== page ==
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zee: Sony, Zee sign definitive merger pact amid shareholder spat – Times of India

MUMBAI: Zee Entertainment Enterprises Ltd, India’s largest listed television network, approved a merger agreement with Sony Group Corp’s local unit amid a complicated boardroom and courtroom feud between Zee’s founders and its largest shareholder.
Sony Pictures Networks India Pvt will own a 50.86% stake in the merged entity while Zee’s founders will own 3.99%, according to an exchange filing from Zee on Wednesday. Public shareholders will have the remaining 45.15% as part of the definitive agreement.
The transaction will help expand Sony’s media business in the world’s second-most populous country where Zee commands 17% of the media and entertainment market. The announcement comes three months after Zee and Sony’s non-binding pact was made public on Sept. 22 that escalated a takeover battle between founder Subhash Chandra’s family and Atlanta-based Invesco Developing Markets Fund, which owns a 18% stake, the largest chunk of equity.
Zee’s board also approved the appointment of Punit Goenka, Chandra’s son, as the chief executive officer of the newly created entity, the filing said. Zee’s founders also agreed to cap the equity they may own in the combined company to 20% of its outstanding shares, according to the terms of the deal.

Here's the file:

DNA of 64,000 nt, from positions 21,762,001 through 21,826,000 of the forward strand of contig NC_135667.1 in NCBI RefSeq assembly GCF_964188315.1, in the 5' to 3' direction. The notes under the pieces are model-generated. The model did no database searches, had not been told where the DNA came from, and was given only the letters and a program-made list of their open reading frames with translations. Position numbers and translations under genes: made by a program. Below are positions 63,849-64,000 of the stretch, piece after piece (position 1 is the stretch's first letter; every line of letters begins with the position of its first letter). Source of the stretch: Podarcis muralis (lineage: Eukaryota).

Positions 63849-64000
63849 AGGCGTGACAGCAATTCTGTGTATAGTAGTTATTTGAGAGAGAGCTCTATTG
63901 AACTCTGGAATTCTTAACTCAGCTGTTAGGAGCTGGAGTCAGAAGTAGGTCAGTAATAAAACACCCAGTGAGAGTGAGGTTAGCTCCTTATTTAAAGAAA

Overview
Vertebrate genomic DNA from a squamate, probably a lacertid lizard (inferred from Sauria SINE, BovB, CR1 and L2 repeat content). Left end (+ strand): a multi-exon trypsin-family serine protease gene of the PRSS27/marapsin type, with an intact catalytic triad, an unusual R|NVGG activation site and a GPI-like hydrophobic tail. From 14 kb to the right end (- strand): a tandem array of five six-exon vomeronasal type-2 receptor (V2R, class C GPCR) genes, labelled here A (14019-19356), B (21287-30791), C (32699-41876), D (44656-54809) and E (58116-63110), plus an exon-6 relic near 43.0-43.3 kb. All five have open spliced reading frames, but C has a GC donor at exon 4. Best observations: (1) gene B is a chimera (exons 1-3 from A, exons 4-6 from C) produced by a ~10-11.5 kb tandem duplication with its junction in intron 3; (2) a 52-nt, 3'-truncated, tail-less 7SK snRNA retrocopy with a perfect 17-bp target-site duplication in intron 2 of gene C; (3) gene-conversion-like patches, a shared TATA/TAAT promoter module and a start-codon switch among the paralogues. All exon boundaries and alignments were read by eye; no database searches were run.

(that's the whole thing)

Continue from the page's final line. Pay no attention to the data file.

Doubling down
The latest development shows Sony and Chandra are doubling down on their efforts to close this deal. While Chandra is keen to retain his family’s influence on the indebted media firm he founded in 1992, acquiring Zee will give Sony access to its more than 1.3 billion viewers globally, and a vast library of local Indian language content that goes back to the 1990s. Zee’s own streaming platform is also a leader among local players with almost 73 million monthly active users as of end-March.
Invesco, unhappy with the way Zee was run, has been persistently seeking a shareholder meeting to fire Goenka from the board and as CEO.
Zee founders have instead blamed the US fund of having a “certain larger design” in forcing a shareholder meeting. Invesco sought Goenka’s ouster after its attempts to facilitate a buyout of Zee in March by Reliance Industries Ltd. — helmed by Asia’s richest man Mukesh Ambani — fell through.
The Bombay High Court is hearing Invesco’s appeal against an October order that barred the US fund from calling a meeting of Zee’s shareholders. An adverse order for Zee could throw a spanner in the works as Invesco didn’t support the deal with Sony as the terms, even when the non-binding pact was announced in September, allowed Goenka to stay on as the CEO and raise the founders’ shareholding in the combined entity.
The definitive agreement retains those terms. The merger transaction still requires regulatory, shareholder, and third-party approvals.


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